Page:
New meal tax will add 7 per cent to your food order: 'Fed up yet?'

    
    Nomealtax.ca campaign asks B.C. consumers to speak out against impacts of
    higher dining prices, potential job losses if the HST is added to
    restaurant meals
    

VANCOUVER, Dec. 9 /CNW/ - The British Columbia restaurant and foodservice industry today launched its new campaign to educate B.C. consumers and encourage them to speak out against a new meal tax. The group has set up a website - www.nomealtax.ca - to serve consumers the facts about the effects of the 7 per cent meal tax and links to an online petition addressed directly to the provincial and federal governments. Foodservice workers will also be spreading the word as part of an associated in-restaurant campaign.

"A new 7 per cent meal tax will take a big bite out of customers' wallets, employees' wages and threatens our members' livelihoods," said Mark von Schellwitz, Vice President Western Canada of the Canadian Restaurant and Foodservices Association (CRFA). "We're calling on consumers and industry staff to let their MPs and MLAs know that they are against this unfair tax."

The potential losses for the B.C. restaurant and foodservice industry are very real. Economic analysis indicates that adding a 7 per cent meal tax will lead to a 7.5 per cent drop in overall restaurant sales. This translates into a $750 million loss in B.C. - nearly $50,000 a year for the average restaurant. Since the majority of operators' costs are fixed, the only way to offset these losses will be to cut staff hours. In an industry that employs 173,000 people, a new meal tax could have a profound effect on the province's unemployment rates and the economy as a whole.

"Our industry employs more people than the agriculture, forestry, fishing, mining, and oil and gas sectors combined," said Ian Tostenson, President and CEO of the B.C. Restaurant and Foodservices Association (BCRFA). "Our campaign will give a much-needed voice to the thousands of restaurant workers whose jobs could disappear if governments don't start seriously working with us to come up with solutions that meet everyone's needs."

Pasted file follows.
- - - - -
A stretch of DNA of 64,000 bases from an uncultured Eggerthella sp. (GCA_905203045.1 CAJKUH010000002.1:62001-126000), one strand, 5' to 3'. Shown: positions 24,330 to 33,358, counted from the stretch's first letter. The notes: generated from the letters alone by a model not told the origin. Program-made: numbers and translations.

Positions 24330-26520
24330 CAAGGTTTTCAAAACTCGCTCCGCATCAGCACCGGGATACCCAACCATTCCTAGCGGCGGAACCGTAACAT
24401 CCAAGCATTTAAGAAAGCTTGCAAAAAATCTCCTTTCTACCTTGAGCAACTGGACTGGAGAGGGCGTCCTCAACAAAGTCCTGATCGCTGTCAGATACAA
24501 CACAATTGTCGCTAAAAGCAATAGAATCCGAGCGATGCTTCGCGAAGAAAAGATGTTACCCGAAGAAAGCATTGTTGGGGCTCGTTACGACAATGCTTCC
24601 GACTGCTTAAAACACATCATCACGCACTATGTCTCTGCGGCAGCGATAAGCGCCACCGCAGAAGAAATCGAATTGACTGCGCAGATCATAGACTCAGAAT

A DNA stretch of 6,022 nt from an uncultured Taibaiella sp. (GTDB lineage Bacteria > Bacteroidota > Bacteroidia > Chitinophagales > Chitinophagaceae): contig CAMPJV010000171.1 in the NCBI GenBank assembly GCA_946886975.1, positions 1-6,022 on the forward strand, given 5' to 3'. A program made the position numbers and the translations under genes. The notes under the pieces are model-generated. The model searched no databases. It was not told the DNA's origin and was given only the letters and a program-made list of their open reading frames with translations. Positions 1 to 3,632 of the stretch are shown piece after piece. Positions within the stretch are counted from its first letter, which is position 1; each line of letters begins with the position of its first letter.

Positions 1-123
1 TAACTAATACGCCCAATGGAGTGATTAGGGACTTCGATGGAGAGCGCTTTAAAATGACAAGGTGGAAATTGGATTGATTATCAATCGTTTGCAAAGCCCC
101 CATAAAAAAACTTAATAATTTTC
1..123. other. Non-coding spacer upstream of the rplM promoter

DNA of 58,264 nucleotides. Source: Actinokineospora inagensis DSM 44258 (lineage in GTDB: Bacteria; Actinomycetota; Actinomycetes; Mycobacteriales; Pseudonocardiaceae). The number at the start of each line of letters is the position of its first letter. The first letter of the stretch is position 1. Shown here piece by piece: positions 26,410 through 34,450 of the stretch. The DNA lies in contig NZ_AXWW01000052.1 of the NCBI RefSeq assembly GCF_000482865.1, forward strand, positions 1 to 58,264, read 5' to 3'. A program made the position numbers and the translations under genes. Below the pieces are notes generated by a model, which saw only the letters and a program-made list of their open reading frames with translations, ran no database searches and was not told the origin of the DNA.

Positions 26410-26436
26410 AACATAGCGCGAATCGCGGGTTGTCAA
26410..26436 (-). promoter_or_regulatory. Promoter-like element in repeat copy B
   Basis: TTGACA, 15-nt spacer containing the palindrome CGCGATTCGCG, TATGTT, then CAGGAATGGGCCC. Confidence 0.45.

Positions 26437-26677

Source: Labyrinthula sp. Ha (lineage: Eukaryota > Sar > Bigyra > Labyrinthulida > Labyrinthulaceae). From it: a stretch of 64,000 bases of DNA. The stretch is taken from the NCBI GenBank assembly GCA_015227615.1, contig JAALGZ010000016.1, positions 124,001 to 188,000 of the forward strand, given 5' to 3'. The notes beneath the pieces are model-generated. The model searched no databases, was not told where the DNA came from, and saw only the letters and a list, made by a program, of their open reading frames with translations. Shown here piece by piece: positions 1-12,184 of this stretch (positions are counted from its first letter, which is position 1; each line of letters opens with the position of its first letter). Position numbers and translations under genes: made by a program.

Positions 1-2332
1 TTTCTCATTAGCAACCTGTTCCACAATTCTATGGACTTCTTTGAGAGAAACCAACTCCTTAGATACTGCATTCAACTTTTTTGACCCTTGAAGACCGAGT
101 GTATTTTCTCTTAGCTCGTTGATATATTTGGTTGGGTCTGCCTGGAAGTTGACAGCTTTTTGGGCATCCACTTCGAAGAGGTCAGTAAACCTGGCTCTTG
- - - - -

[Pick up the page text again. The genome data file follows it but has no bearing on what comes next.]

Findings from a recent survey commissioned by the CRFA for the B.C. restaurant and foodservice industry demonstrates that 64 per cent of B.C. consumers agree with the industry and favour exempting food in restaurants from a new meal tax. Eighty-one per cent think it is not fair to implement a tax that will hurt some workers and businesses without doing something to help those feeling the greatest impact.

About the Canadian Restaurant and Foodservices Association:

CRFA is one of Canada's largest business associations, with a membership of 33,000 representing independent and chain restaurants, bars, caterers, institutions and other foodservice providers, including more than 4,000 British Columbia-based members. CRFA's mission is to create an environment to help members in every community grow and prosper. Canada's $60-billion foodservice industry employs more than one million people in communities across the country.

About the B.C. Restaurant and Foodservices Association:

With more than 25 years of leadership, the BCRFA is the foremost advocate and resource for the restaurant and foodservices industry, ensuring long-term dynamic growth within B.C. The Association is a representative body of restaurateurs, foodservice retailers, suppliers and educators. It works to enhance the image and integrity of the industry through positive communications, education and promotion of operating standards that encourage excellence.

SOURCE Restaurants Canada

For further information: For further information: Trevor Boudreau, Wilcox Group, (604) 488-1100, tboudreau@wilcoxgroup.com


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